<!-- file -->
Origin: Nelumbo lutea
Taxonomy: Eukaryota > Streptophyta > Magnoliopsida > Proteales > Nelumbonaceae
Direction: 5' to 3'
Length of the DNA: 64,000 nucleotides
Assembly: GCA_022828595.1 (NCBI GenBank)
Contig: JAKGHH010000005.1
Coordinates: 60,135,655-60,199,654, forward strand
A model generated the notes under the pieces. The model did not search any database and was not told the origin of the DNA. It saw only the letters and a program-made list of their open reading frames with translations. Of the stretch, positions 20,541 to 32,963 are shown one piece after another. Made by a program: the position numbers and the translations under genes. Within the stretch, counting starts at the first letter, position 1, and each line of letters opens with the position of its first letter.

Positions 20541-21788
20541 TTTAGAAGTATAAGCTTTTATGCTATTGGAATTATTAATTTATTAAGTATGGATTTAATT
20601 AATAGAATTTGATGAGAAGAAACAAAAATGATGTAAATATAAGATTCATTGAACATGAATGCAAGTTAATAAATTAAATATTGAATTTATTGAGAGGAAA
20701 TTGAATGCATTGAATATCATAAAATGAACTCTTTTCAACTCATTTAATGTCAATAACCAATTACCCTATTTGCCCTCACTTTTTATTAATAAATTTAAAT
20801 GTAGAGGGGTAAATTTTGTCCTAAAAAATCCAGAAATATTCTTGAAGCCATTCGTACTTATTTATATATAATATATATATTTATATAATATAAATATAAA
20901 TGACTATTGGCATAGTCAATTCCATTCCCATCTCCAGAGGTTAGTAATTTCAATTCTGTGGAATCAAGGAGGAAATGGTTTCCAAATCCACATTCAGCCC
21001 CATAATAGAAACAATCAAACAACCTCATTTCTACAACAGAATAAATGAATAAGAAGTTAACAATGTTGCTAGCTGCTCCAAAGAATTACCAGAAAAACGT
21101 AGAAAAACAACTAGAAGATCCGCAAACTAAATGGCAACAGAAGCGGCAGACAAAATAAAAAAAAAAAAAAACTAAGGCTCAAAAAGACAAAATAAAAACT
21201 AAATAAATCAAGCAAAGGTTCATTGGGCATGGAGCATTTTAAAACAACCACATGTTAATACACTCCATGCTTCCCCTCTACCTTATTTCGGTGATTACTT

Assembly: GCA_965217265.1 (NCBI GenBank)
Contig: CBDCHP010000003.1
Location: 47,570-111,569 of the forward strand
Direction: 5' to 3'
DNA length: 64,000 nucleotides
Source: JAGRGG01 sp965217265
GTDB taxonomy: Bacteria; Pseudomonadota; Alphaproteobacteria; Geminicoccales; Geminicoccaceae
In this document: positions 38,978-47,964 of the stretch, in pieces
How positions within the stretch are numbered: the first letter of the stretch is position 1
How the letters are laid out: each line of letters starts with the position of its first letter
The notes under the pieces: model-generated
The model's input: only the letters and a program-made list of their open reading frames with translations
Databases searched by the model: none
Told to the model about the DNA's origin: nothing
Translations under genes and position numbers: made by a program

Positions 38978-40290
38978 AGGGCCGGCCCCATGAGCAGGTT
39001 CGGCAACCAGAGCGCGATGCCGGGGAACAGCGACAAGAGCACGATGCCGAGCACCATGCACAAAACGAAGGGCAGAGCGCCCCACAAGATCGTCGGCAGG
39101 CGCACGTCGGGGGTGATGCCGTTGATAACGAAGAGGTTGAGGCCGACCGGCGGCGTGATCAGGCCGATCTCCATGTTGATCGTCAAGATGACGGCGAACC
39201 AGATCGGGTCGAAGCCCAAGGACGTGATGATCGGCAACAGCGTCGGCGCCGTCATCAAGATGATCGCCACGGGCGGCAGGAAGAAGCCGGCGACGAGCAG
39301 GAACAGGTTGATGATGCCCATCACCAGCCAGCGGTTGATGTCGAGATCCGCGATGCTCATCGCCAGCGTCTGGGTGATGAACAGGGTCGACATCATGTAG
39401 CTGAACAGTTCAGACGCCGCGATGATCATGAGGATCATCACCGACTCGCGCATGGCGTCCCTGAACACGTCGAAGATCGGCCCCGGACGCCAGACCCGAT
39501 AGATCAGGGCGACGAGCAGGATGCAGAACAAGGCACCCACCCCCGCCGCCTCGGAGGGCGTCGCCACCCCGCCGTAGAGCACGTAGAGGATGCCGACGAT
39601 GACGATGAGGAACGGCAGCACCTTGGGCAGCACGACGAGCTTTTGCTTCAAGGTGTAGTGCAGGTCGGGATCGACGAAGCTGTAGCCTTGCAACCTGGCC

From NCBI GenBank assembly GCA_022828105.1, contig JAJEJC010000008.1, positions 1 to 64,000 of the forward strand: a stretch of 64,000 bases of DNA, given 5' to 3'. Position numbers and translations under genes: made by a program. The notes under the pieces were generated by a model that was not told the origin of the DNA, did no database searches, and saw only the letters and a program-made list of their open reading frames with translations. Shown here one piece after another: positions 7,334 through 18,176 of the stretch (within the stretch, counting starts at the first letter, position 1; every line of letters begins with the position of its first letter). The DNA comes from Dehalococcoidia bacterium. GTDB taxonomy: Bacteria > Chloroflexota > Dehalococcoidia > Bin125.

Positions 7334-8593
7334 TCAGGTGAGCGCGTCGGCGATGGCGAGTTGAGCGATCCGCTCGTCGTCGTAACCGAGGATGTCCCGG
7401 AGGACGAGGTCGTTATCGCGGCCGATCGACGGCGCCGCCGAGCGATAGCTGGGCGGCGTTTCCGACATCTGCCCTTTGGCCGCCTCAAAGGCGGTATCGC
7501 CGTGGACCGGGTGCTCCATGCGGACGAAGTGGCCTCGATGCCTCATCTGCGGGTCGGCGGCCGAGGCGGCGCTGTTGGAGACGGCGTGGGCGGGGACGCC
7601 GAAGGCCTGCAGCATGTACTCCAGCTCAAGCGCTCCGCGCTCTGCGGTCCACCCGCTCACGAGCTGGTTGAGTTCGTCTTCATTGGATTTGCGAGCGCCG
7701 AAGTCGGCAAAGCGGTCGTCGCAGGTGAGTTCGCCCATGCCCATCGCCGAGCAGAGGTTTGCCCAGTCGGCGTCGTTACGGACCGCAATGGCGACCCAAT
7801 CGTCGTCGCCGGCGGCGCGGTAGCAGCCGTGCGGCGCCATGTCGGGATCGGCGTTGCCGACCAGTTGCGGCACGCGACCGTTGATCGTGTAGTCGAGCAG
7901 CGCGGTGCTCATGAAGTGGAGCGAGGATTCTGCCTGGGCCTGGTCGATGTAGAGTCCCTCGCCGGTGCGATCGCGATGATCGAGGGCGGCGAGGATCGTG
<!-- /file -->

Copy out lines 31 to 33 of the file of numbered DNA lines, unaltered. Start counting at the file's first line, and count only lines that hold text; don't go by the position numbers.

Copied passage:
Told to the model about the DNA's origin: nothing
Translations under genes and position numbers: made by a program

Positions 38978-40290